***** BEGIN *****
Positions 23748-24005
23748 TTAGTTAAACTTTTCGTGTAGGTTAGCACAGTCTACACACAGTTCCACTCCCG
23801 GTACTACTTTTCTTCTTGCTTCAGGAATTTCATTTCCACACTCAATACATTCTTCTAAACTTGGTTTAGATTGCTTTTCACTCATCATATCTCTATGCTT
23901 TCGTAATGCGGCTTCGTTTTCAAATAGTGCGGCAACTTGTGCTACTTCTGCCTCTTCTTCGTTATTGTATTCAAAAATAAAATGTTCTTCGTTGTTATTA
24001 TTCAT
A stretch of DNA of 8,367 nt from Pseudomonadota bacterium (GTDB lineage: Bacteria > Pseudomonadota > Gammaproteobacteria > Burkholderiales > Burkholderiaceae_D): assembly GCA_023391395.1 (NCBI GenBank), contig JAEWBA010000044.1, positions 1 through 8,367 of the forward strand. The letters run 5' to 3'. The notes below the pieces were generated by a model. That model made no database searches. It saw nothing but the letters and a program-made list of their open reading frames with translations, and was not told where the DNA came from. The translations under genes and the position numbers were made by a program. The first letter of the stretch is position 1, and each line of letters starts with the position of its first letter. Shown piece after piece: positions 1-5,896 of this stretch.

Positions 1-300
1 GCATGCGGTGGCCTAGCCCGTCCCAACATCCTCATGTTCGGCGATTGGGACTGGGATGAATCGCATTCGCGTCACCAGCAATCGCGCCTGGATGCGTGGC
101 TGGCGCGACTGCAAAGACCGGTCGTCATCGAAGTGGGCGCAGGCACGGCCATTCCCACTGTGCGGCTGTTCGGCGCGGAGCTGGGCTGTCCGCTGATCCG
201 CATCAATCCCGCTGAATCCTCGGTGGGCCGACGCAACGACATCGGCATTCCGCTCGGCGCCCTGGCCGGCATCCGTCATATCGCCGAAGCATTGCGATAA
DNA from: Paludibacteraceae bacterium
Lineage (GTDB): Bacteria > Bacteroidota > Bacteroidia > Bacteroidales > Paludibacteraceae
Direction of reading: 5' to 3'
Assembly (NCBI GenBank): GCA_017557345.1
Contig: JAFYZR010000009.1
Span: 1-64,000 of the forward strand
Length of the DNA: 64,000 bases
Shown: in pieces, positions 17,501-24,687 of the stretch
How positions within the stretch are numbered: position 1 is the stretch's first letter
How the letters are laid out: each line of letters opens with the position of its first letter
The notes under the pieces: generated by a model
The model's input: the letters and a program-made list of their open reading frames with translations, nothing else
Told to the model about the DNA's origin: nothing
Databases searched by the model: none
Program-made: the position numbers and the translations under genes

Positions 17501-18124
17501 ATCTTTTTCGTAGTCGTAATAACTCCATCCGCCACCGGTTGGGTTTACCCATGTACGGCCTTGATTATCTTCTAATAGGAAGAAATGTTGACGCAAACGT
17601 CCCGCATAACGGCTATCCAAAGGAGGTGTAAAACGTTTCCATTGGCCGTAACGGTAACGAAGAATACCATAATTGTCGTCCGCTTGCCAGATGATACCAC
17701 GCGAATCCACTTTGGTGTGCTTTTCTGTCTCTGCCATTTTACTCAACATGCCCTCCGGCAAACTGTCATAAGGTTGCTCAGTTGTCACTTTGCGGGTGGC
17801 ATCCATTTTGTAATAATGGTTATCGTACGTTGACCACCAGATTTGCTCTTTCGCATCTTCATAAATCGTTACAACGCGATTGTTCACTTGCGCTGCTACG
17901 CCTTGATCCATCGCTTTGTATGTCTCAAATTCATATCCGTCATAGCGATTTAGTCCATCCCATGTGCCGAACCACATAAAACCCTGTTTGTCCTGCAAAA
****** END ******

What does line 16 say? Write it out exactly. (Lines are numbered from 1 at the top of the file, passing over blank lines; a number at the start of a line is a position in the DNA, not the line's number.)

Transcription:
Span: 1-64,000 of the forward strand